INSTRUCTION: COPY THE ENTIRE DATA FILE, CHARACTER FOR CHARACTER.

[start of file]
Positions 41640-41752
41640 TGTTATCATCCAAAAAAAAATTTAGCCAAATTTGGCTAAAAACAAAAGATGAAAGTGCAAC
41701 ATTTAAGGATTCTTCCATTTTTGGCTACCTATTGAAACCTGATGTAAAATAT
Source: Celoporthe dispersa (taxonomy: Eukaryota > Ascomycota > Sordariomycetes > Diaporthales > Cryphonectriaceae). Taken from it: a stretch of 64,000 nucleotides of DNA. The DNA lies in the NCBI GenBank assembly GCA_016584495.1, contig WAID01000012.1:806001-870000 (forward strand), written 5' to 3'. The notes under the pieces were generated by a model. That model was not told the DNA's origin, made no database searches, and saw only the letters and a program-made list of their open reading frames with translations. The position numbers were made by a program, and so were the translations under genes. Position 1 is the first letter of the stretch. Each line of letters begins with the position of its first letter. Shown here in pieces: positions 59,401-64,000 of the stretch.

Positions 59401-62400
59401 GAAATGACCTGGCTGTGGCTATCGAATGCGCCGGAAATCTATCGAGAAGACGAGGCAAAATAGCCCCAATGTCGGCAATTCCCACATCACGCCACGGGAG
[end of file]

Positions 41640-41752
41640 TGTTATCATCCAAAAAAAAATTTAGCCAAATTTGGCTAAAAACAAAAGATGAAAGTGCAAC
41701 ATTTAAGGATTCTTCCATTTTTGGCTACCTATTGAAACCTGATGTAAAATAT
Source: Celoporthe dispersa (taxonomy: Eukaryota > Ascomycota > Sordariomycetes > Diaporthales > Cryphonectriaceae). Taken from it: a stretch of 64,000 nucleotides of DNA. The DNA lies in the NCBI GenBank assembly GCA_016584495.1, contig WAID01000012.1:806001-870000 (forward strand), written 5' to 3'. The notes under the pieces were generated by a model. That model was not told the DNA's origin, made no database searches, and saw only the letters and a program-made list of their open reading frames with translations. The position numbers were made by a program, and so were the translations under genes. Position 1 is the first letter of the stretch. Each line of letters begins with the position of its first letter. Shown here in pieces: positions 59,401-64,000 of the stretch.

Positions 59401-62400
59401 GAAATGACCTGGCTGTGGCTATCGAATGCGCCGGAAATCTATCGAGAAGACGAGGCAAAATAGCCCCAATGTCGGCAATTCCCACATCACGCCACGGGAG